But there are also incredible moments and I had one yesterday. Coming back from the jumping stadium, I found myself standing next to another photographer. Around his neck was a Nikon bag, a Canon camera, a Sony A9 and a Mamiya medium format. I might have made a joke about “camera format Yahtzee winner.” We chatted for a bit and rode back to the Press Center together.
Turns out, it was David Burnett.
I really can’t do justice to David’s work. Rolling Stone, Bob Marley, Viet Nam, Presidents, primaries, Olympics — David has covered nearly everything under the sun during his career and with a style that is remarkable. He’s here with the IOC and has a media pass that looks like it belongs to a retired French general. His job is to convey the spirit of the Games on behalf of the International Olympic Committee. And yes, he goes anywhere he damn well pleases…
David’s galleries are here. I encourage you to check them out — particularly his Olympic work.
And here’s an interview that also popped in my feed that’s worth a look.
Spent most of today at the various venues trying to figure out approved photo positions. There are only a few places where photographers can stand during big events like the World Championships and Olympics. And finding those spots is often subject to a perverse logic — the clearer the map, the more chaotic the actual situation.
Today’s example was the biathlon stadium. Crystal clear map with many photo locations marked. In reality, the stadium volunteers said that we could ONLY shoot from the finish area. (And were less than certain that lowly “green band” photographers could even access that one location.) Conversely, the jumping venue manager was incredibly apologetic about the lack of a map and general disorganization at the venue. But in reality, everything on the jumps was clearly identified and it was easy to move around.
The day wrapped things up at one of the Team USA XC press conferences. If they race as well as they handled the press conference — we’re going to see something special in February.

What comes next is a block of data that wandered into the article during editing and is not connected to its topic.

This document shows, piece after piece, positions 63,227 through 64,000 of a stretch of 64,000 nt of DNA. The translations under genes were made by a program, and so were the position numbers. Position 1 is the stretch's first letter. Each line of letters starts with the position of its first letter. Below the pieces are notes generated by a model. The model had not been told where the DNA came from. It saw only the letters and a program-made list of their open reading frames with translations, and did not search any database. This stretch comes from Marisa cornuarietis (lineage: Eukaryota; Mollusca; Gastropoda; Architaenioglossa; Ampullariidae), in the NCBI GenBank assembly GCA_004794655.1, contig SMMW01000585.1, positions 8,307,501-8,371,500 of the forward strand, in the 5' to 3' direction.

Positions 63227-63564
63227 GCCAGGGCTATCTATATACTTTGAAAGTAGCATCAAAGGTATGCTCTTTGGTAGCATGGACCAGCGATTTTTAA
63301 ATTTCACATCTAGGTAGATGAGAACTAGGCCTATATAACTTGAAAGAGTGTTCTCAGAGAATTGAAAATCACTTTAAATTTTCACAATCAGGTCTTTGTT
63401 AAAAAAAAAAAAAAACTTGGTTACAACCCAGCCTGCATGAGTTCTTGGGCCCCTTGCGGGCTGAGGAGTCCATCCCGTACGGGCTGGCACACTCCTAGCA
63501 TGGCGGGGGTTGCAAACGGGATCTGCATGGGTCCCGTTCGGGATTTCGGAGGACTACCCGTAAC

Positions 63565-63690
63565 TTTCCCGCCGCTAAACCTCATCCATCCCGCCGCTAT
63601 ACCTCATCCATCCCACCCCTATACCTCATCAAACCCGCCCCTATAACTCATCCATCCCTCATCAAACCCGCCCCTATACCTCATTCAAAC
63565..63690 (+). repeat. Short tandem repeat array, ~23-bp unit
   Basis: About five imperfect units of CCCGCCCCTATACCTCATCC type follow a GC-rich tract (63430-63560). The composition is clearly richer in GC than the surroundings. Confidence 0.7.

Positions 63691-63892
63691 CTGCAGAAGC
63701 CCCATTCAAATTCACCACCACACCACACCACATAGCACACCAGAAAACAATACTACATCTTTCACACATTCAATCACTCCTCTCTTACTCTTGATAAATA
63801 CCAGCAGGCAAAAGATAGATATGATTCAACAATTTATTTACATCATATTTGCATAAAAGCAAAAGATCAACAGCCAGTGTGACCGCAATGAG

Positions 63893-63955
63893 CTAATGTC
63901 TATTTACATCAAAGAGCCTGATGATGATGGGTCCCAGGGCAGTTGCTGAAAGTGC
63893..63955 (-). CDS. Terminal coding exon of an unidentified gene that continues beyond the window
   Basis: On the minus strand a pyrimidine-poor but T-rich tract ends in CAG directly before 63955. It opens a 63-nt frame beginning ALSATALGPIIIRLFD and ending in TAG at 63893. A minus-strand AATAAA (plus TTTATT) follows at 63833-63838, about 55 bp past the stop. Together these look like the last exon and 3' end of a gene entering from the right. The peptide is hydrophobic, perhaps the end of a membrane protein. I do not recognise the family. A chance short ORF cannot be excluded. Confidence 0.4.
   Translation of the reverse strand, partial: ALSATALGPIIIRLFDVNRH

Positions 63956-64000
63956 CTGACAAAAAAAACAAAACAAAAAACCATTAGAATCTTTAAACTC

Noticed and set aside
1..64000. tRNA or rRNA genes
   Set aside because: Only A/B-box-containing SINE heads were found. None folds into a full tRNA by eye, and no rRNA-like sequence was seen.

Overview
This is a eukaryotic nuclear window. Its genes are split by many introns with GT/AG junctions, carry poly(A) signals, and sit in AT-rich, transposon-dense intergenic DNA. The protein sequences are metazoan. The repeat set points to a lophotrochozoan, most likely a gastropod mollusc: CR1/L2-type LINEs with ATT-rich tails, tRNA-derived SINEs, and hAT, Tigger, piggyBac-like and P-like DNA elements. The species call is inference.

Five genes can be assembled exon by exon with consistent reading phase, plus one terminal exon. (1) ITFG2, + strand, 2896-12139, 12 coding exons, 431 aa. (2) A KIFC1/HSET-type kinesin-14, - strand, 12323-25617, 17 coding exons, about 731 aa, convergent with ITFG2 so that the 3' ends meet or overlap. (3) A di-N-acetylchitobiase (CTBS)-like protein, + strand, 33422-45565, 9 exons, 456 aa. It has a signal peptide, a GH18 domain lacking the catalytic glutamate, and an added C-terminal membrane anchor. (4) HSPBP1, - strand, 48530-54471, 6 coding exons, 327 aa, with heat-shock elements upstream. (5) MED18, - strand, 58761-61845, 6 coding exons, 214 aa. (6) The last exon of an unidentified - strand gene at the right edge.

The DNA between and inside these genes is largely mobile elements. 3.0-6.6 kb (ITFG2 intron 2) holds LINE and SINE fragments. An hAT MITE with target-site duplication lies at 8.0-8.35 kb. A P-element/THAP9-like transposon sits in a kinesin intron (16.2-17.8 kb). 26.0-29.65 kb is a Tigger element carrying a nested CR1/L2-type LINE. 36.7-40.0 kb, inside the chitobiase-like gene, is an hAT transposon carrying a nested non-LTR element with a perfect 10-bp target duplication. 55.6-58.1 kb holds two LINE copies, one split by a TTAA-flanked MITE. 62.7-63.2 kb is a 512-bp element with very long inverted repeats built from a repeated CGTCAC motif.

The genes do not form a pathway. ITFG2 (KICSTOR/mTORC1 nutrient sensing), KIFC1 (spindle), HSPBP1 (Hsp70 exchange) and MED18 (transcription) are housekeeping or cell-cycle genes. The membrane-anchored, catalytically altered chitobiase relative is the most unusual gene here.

Made the trip from Seoul to Pyeongchang late this morning and spent the rest of the day taking care of a million details. Here’s nine of them :
Picked up my Opening Ceremonies ticket from the USOC.
Signed the IOC “Photographer’s Undertaking” document and picked up my green armband. Received a stern warning that armband replacement takes least 24 hours.
Signed in at Nikon.
Did a quick walk of the cross-country stadium.
Bantered with Paddy Calwell about the very “different” American flag on Team USA’s xc race hat. Attempted to distance myself from its creation.
Caught a bit of Team Canada Cross-Country’s press conference at the MPC. Stayed long enough to hear Alex Harvey patiently explain that the cold weather shouldn’t be a factor because “…Canada is cold too.”
Saw Ida. I think it was a different “Ida Sargent” with thumb issues, because this one seems great.
Anyone who has traveled overseas is familiar with the process. Long day of travel and a late afternoon arrival, followed by an evening walk around the neighborhood to avoid the dreaded “jet lag bedtime,” e.g. going to sleep at 6:30pm.
Tonight’s walk was around the Myeong-dong area of Seoul. And when flyingpointroad.com’s Chief Meteorologist described Korea as “quite cold in the bitter, humid Maine way,” he was absolutely spot on.
Time with friends tomorrow morning and then head up to Pyeongchang in the afternoon.’